The curtain closed Sunday at the Alberta Bair Theater for at least a year and a half, following a performance by the Billings Community Band.
On May 6, construction will begin on a $12.5 million expansion project to bring the 87-year-old structure up to code and modernize the facility’s services.
The bulk of the budget will be invested in infrastructure, including a new sound system, lighting, rigging, and acoustical treatments in the former movie theater-turned-performing arts center. The plan, developed by CTA Architects and to be executed by Langlas & Associates, also expands restroom facilities and doubles the size of the lobby and ground floor concessions while adding a new ticketing office.
There’s still $1.5 million to raise before hitting the mark, said Jan Dietrich, executive director of ABT who has spearheaded the ABT Capital Campaign committee for the past 16 months. The total amount was increased from $12 million to include an acoustical on-stage shell to reflect sound toward an audience.
The facility originally opened Nov. 13, 1931, as the Fox Theater, financed in part by 20th Century Fox Corp., and built on land purchased from Charles M. Bair. It isn't the traditional shape of a concert hall, so acoustical treatments and a high-quality shell help offset the limitations of the facility and how sound is distributed in the space.
The Fox Theater, later known as the Alberta Bair Theater, was built in 1931 by 20th Century Fox. The theater has changed dramatically over the…
“We need to have it acoustically meet all the needs of the performing arts,” Dietrich said. “It’s just different than a symphony hall.”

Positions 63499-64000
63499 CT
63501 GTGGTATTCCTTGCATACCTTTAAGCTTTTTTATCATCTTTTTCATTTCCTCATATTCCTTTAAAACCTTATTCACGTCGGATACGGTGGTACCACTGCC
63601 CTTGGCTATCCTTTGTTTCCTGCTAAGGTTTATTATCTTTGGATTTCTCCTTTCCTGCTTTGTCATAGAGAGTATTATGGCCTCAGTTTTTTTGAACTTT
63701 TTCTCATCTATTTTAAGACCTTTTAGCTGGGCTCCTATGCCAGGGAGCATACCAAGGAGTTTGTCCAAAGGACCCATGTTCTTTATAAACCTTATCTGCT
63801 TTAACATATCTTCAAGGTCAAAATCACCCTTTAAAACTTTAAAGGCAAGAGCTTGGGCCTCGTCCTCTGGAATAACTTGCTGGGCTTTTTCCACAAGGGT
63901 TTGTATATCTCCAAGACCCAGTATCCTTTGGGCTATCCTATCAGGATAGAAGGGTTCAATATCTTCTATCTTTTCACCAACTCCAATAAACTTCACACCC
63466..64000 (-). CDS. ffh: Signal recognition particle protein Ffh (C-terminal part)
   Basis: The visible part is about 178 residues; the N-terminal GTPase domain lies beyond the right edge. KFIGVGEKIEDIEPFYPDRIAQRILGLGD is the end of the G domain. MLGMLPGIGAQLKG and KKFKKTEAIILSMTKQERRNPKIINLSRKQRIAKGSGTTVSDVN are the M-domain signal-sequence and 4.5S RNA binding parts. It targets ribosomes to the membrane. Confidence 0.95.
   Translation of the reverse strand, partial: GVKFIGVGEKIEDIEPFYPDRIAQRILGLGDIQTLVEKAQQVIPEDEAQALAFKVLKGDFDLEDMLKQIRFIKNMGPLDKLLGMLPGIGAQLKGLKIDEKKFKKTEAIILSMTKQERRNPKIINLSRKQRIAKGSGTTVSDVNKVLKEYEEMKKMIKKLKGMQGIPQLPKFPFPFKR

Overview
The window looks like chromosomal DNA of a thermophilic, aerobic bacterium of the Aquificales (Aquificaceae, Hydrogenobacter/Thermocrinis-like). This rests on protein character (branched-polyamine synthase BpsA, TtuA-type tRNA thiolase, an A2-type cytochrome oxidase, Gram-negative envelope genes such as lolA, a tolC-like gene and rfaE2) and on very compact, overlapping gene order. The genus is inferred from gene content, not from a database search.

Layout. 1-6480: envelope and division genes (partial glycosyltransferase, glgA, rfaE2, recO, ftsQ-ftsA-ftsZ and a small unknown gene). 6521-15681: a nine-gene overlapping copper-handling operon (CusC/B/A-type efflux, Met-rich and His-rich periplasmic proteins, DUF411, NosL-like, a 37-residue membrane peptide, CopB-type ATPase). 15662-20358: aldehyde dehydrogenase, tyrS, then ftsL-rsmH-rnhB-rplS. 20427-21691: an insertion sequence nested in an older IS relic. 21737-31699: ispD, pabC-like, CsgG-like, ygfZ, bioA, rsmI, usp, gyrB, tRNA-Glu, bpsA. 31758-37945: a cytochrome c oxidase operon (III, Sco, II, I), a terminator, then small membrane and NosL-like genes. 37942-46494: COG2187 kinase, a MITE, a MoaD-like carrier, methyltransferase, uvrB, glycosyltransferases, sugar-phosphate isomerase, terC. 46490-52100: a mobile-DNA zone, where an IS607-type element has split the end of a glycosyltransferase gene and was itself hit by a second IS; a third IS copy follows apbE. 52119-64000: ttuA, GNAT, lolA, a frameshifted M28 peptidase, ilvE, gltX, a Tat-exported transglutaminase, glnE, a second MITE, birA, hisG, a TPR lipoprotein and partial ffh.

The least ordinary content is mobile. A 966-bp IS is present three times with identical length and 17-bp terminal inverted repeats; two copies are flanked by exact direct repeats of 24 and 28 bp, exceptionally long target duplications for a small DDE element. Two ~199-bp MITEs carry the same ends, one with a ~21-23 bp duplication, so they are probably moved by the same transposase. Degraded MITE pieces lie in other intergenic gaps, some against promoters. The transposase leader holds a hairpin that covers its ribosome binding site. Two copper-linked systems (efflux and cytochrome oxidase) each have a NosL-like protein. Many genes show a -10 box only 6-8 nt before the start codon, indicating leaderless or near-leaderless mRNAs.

The theater was built on the Bair family homestead at the corner of what is now Broadway and Third Avenue North. Bair’s daughter, Alberta M. Bair, was a major figure in fundraising to renovate the facility in the 1980s, and in 1987 the theater was named in her honor. It has not been updated since then.
During the ABT’s 2019-2020 season, which will be announced in late May, facilities including Petro Hall at Montana State University Billings, Lincoln Center Auditorium, MetraPark, and the Babcock Theatre will be used to stage performances.
Plans are to reopen the theater by September 2020. A gift of $2.5 million from the Charles M. Bair Family Trust in December 2017 ensured the theater will retain the name of Alberta Bair.
“It’s going to be a transition year for all of us as we take shows around Billings,” Dietrich said. “As we keep saying, the show must go on, and everyone has been great and also looking forward to being back.”
The Billings Symphony Orchestra & Chorale, Billings Community Band, local dance schools, and area promoters also present performances at ABT.
The symphony, which just announced its 2019-2020 season, will move concerts to Lincoln Center at 415 N. 30th. This isn't the first time the symphony has used the old school. In the 1950s, the organization performed at the auditorium, constructed in 1935.
John Green, who served on the Billings Symphony board in the 2000s, has an affinity for the Lincoln Center, based on its acoustics and shape. “It’s a proper music hall,” Green said.
Green said he has high hopes for renovations at Alberta Bair, including the investments in sound upgrades.